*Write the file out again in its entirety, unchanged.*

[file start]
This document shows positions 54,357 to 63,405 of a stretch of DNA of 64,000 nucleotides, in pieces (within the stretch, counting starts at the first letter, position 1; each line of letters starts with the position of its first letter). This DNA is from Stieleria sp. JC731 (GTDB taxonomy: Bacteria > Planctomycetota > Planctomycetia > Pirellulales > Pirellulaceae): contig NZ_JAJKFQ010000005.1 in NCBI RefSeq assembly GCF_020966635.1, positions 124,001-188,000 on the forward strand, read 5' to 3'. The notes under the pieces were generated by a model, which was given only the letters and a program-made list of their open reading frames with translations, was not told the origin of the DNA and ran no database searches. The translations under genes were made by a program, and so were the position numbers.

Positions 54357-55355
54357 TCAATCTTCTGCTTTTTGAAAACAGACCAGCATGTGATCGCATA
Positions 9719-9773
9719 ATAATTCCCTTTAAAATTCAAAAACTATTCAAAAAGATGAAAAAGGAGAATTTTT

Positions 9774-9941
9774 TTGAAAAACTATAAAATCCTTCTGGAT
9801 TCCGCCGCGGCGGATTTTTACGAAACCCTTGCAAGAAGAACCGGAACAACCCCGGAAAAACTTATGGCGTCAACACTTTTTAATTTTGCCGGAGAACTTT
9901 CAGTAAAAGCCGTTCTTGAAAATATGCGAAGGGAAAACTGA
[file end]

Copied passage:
This document shows positions 54,357 to 63,405 of a stretch of DNA of 64,000 nucleotides, in pieces (within the stretch, counting starts at the first letter, position 1; each line of letters starts with the position of its first letter). This DNA is from Stieleria sp. JC731 (GTDB taxonomy: Bacteria > Planctomycetota > Planctomycetia > Pirellulales > Pirellulaceae): contig NZ_JAJKFQ010000005.1 in NCBI RefSeq assembly GCF_020966635.1, positions 124,001-188,000 on the forward strand, read 5' to 3'. The notes under the pieces were generated by a model, which was given only the letters and a program-made list of their open reading frames with translations, was not told the origin of the DNA and ran no database searches. The translations under genes were made by a program, and so were the position numbers.

Positions 54357-55355
54357 TCAATCTTCTGCTTTTTGAAAACAGACCAGCATGTGATCGCATA
Positions 9719-9773
9719 ATAATTCCCTTTAAAATTCAAAAACTATTCAAAAAGATGAAAAAGGAGAATTTTT

Positions 9774-9941
9774 TTGAAAAACTATAAAATCCTTCTGGAT
9801 TCCGCCGCGGCGGATTTTTACGAAACCCTTGCAAGAAGAACCGGAACAACCCCGGAAAAACTTATGGCGTCAACACTTTTTAATTTTGCCGGAGAACTTT
9901 CAGTAAAAGCCGTTCTTGAAAATATGCGAAGGGAAAACTGA